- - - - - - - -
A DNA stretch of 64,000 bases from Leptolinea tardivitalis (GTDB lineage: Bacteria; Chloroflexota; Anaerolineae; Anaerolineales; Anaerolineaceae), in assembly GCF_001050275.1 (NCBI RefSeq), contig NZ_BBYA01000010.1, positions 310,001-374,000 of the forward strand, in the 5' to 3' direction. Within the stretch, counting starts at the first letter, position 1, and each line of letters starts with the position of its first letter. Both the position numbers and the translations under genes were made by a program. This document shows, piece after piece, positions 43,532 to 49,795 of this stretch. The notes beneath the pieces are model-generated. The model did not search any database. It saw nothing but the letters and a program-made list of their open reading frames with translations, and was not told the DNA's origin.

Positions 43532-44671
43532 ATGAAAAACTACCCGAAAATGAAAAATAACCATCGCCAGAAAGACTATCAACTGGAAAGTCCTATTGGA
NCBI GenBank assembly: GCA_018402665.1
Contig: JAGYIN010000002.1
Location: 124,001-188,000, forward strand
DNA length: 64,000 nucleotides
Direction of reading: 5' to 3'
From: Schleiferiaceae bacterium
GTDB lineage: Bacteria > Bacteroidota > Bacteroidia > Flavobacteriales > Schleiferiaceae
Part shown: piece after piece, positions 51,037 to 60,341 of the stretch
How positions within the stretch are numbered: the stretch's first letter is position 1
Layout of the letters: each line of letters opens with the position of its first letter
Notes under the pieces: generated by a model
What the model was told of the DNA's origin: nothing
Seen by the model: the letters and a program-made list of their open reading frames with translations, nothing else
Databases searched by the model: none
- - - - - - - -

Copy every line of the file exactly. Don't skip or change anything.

A DNA stretch of 64,000 bases from Leptolinea tardivitalis (GTDB lineage: Bacteria; Chloroflexota; Anaerolineae; Anaerolineales; Anaerolineaceae), in assembly GCF_001050275.1 (NCBI RefSeq), contig NZ_BBYA01000010.1, positions 310,001-374,000 of the forward strand, in the 5' to 3' direction. Within the stretch, counting starts at the first letter, position 1, and each line of letters starts with the position of its first letter. Both the position numbers and the translations under genes were made by a program. This document shows, piece after piece, positions 43,532 to 49,795 of this stretch. The notes beneath the pieces are model-generated. The model did not search any database. It saw nothing but the letters and a program-made list of their open reading frames with translations, and was not told the DNA's origin.

Positions 43532-44671
43532 ATGAAAAACTACCCGAAAATGAAAAATAACCATCGCCAGAAAGACTATCAACTGGAAAGTCCTATTGGA
NCBI GenBank assembly: GCA_018402665.1
Contig: JAGYIN010000002.1
Location: 124,001-188,000, forward strand
DNA length: 64,000 nucleotides
Direction of reading: 5' to 3'
From: Schleiferiaceae bacterium
GTDB lineage: Bacteria > Bacteroidota > Bacteroidia > Flavobacteriales > Schleiferiaceae
Part shown: piece after piece, positions 51,037 to 60,341 of the stretch
How positions within the stretch are numbered: the stretch's first letter is position 1
Layout of the letters: each line of letters opens with the position of its first letter
Notes under the pieces: generated by a model
What the model was told of the DNA's origin: nothing
Seen by the model: the letters and a program-made list of their open reading frames with translations, nothing else
Databases searched by the model: none